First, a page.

An Autobiography of Intercultural Encounters

I wrote the following autobiographical text in the Fall of 2012 as a reflective task for the linguistic seminar “Principles of Language Learning and Teaching” taught by Nelleke Van Deusen-Scholl.

My parents were coming to the U.S. to visit me, my fiancé and his family for a two-week trip. The two families had met previously, but now they were going to cohabitate and spend quite a bit of time together.  My parents have a very basic knowledge of English and my fiancé’s parents have practically no knowledge of Spanish (except for a few words and expressions). While my fiancé and I could act as interpreters in order to facilitate interactions, I was worried about the cultural aspects of the encounter, not only regarding differences between countries but also differences between families. At the beginning, I felt quite anxious about how the families would handle certain situations. However, I soon realized that it was better to let them be and go with the flow.

Throughout the two weeks there were quite a few misunderstandings, from linguistic to cultural (my parents, in spite of knowing that dinner time is significantly earlier than in Spain, could still not get used to the idea of having dinner so early), yet, as time went by, cultural differences were rendered unimportant, and even the linguistic barrier was dexterously overcome by parental focus and creativity. Thus, they progressively learned what they had in common in spite of having grown up on different continents. Being part of the same generation, they share a lot of the same cultural background (music and movies were definitely a connection: my fiancé’s dad and my dad even had had the same ringtone for their cell phones — the main theme for The Good, the Bad, and the Ugly). Both fathers had eight siblings growing up, and both mothers went to schools run by catholic organizations, which allowed them to swap “mean nun” stories. They all love food and good wine, and that certainly helped them to share bonding experiences rife with anecdotes and good cheer. They were probably critical of some of each other’s habits or customs, but they were focused on communicating and it was readily apparent that they were thoroughly enjoying each other’s company. The last night, we were having dinner outside on the patio and I went inside to get more water. When I came out again my fiancé’s dad and my dad were singing the song “Drunken Sailor”; my dad did not know the lyrics but he knew the song and was sort of humming the tune. I told my fiancé’s dad that I was amazed at how they were able to communicate, and he said that they were “kindred spirits”. After years of witnessing several cultural misunderstandings and encountering an at times surprising amount of prejudice, this was the first time I truly realized the importance of being willing to understand each other that makes all the difference. This powerful lesson is something that I try to keep present both in my personal and professional life.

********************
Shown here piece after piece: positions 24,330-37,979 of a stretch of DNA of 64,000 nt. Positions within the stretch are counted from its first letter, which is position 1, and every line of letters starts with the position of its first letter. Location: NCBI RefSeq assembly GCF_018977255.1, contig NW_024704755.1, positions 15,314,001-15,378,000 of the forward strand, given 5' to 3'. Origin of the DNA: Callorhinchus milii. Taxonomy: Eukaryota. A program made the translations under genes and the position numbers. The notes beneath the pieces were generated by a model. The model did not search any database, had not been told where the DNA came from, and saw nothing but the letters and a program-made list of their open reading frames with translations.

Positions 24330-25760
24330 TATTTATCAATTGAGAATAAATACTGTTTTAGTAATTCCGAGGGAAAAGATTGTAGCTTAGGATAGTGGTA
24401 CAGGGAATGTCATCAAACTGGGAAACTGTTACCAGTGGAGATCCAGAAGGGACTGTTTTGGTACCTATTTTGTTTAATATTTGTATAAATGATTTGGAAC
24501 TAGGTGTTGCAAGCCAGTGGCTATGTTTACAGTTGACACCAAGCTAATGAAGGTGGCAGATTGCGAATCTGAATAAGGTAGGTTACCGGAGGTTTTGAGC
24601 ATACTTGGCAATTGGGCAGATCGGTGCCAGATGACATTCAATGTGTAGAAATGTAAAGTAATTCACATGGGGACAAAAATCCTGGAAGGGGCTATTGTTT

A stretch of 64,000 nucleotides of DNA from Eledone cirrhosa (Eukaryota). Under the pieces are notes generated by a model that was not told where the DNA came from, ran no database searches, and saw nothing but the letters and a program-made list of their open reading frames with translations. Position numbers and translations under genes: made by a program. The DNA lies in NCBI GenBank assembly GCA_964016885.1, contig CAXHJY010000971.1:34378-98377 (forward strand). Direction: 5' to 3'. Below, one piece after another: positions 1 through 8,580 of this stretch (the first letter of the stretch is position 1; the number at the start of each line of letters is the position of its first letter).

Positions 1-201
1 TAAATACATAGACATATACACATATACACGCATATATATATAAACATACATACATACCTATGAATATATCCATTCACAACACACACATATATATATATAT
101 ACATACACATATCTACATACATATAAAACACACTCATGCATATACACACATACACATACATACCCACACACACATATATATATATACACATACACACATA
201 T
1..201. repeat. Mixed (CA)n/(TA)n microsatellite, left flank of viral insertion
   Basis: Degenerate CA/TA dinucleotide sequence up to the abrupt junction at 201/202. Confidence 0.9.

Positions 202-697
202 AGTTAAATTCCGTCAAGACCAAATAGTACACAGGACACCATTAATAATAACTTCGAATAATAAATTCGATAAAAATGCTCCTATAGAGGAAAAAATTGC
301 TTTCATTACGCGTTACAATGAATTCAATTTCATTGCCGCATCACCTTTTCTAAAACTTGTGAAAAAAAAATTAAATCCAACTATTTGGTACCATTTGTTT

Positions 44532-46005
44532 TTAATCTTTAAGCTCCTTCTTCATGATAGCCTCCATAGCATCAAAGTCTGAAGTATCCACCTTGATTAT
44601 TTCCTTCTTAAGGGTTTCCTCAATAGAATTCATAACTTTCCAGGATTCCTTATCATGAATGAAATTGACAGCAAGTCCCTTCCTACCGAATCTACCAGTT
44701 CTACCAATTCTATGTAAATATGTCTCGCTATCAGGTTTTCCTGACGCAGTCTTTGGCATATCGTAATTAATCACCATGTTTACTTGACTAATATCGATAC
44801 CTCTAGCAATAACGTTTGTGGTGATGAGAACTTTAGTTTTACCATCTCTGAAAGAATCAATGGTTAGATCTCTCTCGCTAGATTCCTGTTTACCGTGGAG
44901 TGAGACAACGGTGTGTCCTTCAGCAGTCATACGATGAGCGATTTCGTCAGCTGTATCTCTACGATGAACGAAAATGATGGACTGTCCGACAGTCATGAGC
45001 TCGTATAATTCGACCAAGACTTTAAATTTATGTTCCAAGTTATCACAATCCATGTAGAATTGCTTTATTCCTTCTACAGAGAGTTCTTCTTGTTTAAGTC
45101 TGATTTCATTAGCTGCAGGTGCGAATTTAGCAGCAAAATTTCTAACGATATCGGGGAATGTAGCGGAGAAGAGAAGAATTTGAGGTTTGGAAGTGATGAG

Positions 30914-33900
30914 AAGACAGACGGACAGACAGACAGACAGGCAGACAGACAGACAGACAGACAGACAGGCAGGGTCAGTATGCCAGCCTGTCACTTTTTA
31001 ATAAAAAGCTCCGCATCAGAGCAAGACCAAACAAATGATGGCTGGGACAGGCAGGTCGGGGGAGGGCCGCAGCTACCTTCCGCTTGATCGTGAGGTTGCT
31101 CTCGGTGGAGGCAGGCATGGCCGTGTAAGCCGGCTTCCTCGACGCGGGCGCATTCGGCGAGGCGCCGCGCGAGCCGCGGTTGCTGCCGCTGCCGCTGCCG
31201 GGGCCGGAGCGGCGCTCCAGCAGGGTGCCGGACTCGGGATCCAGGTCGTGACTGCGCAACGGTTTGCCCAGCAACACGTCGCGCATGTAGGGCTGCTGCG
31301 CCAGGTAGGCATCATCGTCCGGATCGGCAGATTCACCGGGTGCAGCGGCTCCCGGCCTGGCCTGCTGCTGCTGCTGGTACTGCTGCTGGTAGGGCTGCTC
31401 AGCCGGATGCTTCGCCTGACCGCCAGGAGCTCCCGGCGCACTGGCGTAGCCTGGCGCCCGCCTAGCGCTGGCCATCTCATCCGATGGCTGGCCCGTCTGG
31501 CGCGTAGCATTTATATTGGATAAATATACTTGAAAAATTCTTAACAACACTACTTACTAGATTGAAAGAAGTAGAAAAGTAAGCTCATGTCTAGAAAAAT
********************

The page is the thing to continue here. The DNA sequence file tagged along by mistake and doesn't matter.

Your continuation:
Leave a Reply

Your email address will not be published. Required fields are marked *